Yesterday, Barry Ritholtz posted an amazing and eye-opening piece on just how much the United States government is spying on Americans. It is shocking, and demonstrates that almost nothing we do is private anymore.
Here it is in a nutshell:
The American government is in fact collecting and storing virtually every phone call, purchases, email, text message, internet searches, social media communications, health information, employment history, travel and student records, and virtually all other information of every American.
Many Americans wrongly believe that the government is only spying on the “bad guys.” Nothing could be further from the truth. The government is collecting loads of data on all of us, regardless of whether we are suspected of crimes or not. (And of course, the data is all collected in violation of the laws that are supposed to protect us from unreasonable search and seizure and other such acts by the government.) This data is not just collected, it is retained (for all eternity, I’m afraid), and who knows when and how it could be used against any of us.
Here is a brief summary of some of the most shocking itemsfor those who are too lazy and disinterested to read all the details:
- The government is photographing the outside information on every piece of snail mail.
- The government is spying on you through your phone … and may even remotely turn on your camera and microphone when your phone is off.
- Cell towers track where your phone is at any moment, and the major cell carriers, including Verizon and AT&T, responded to at least 1.3 million law enforcement requests for cell phone locations and other data in 2011.
- Your iPhone, or other brand of smartphone is spying on virtually everything you do (ProPublica notes: “That’s No Phone. That’s My Tracker“).
- The government might be spying on you through your computer’s webcam or microphone.
- The government might also be spying on you through the “smart meter” on your own home.
- The FBI wants a backdoor to all software.
- Microsoft has long worked hand-in-hand with the NSA and FBI so that encryption doesn’t block the government’s ability to spy on users of Skype, Outlook, Hotmail and other Microsoft services.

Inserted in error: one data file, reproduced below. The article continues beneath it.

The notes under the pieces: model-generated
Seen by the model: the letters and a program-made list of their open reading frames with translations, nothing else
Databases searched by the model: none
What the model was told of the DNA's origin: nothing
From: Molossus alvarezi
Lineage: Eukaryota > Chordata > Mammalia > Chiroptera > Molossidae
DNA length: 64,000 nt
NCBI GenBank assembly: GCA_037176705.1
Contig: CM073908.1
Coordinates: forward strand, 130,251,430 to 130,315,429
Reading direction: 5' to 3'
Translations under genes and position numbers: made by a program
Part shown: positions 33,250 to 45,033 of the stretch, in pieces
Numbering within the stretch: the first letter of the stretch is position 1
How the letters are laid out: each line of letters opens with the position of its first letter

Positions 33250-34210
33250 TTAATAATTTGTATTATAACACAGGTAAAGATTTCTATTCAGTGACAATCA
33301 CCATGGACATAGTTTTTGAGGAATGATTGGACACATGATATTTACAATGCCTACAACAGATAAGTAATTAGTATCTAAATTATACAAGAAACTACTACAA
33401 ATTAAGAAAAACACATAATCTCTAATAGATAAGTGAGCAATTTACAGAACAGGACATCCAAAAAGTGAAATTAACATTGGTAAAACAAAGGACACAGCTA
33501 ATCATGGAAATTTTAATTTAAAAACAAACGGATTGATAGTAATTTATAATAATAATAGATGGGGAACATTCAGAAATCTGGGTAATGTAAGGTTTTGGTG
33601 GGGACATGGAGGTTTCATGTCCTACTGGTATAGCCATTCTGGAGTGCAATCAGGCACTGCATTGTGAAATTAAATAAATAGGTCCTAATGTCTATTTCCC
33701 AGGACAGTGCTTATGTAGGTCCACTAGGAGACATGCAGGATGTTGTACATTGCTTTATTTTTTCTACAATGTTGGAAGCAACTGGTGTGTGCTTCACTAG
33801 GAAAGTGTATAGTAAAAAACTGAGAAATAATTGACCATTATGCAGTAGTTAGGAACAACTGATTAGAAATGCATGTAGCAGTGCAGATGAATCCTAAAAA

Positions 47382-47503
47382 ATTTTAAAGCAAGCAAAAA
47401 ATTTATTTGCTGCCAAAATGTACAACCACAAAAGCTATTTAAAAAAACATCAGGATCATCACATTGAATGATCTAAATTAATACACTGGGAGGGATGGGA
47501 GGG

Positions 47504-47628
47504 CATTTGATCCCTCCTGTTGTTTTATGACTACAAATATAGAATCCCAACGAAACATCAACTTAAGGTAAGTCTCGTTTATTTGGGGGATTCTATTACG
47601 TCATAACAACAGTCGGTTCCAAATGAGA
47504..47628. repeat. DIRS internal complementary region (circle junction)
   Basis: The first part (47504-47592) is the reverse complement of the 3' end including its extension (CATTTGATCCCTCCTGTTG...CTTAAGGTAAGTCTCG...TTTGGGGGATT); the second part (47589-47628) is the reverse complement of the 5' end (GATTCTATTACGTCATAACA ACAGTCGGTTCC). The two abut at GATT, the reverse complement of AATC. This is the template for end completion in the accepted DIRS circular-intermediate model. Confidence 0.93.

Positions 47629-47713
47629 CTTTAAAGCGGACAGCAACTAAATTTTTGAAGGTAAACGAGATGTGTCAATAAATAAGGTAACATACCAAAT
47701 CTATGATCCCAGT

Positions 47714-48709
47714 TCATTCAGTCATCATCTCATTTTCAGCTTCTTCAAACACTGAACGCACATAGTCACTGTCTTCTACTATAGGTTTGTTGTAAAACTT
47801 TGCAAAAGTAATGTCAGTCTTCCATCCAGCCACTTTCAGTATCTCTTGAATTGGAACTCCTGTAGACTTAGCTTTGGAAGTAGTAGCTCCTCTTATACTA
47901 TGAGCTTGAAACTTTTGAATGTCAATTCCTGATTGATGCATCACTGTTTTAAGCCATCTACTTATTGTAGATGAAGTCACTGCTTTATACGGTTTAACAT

- Leading security experts say that the NSA might have put a backdoor in all encryption standards years ago. … meaning that the NSA can easily hack into encrypted communications.
- “Black boxes” are currently installed in between 90% and 96% of all new cars. And starting in 2014, all new cars will include black boxes that can track your location.
- The CIA wants to spy on you through your dishwasher and other “smart” appliances.
- And they’re probably bluffing and exaggerating, but the Department of Homeland Security claims they will soon be able to know your adrenaline level, what you ate for breakfast and what you’re thinking … from 164 feet away. (In addition, people will probably soon be swallowing tracking devices for medical purposes)
- The government is allegedly scanning prisoners’ brains without their consent at Guantanamo. In the near future, brain scanners may be able to literally read our thoughts (and see this).
- The government has also worked on artificial intelligence for “pre-crime” detection on the Web.
- The government has been collecting records on every phone call made in the U.S., including content.
- The NSA is not listening to every call, they are storing every call and can listen to them at any time.
- A top NSA executive confirmed to Washington’s Blog that the NSA is intercepting and storing virtually all digital communications on the Internet.
- The government has secretly interpreted the Patriot Act so that “everything” is deemed relevant … so the government can spy on everyone.
- And the rules now allow the little-known National Counterterrorism Center to … copy entire government databases—flight records, casino-employee lists, the names of Americans hosting foreign-exchange students and many others. The agency has new authority to keep data about innocent U.S. citizens for up to five years, and to analyze it for suspicious patterns of behavior. Previously, both were prohibited. Data about Americans “reasonably believed to constitute terrorism information” may be permanently retained.
- The changes also allow databases of U.S. civilian information to be given to foreign governments for analysis of their own. In effect, U.S. and foreign governments would be using the information to look for clues that people might commit future crimes.
- Many foreign countries are collecting data and sharing it with the NSA.
- The NSA spies on Americans’ credit card transactions. Many other government agencies track your credit card purchases as well.
- The government is flying drones over the American homeland to spy on us. Indeed, the head of the FBI told Congress that drones are used for domestic surveillance … and that there are no rules in place governing spying on Americans with drones.
- The TSA has moved way past airports, trains and sports stadiums, and is deploying mobile scanners to spy on people all over the place. This means that traveling within the United States is no longer a private affair.
- Travelers should be aware that anything on their mobile devices can be searched by government agents, who may also seize the devices and keep them for weeks or months.
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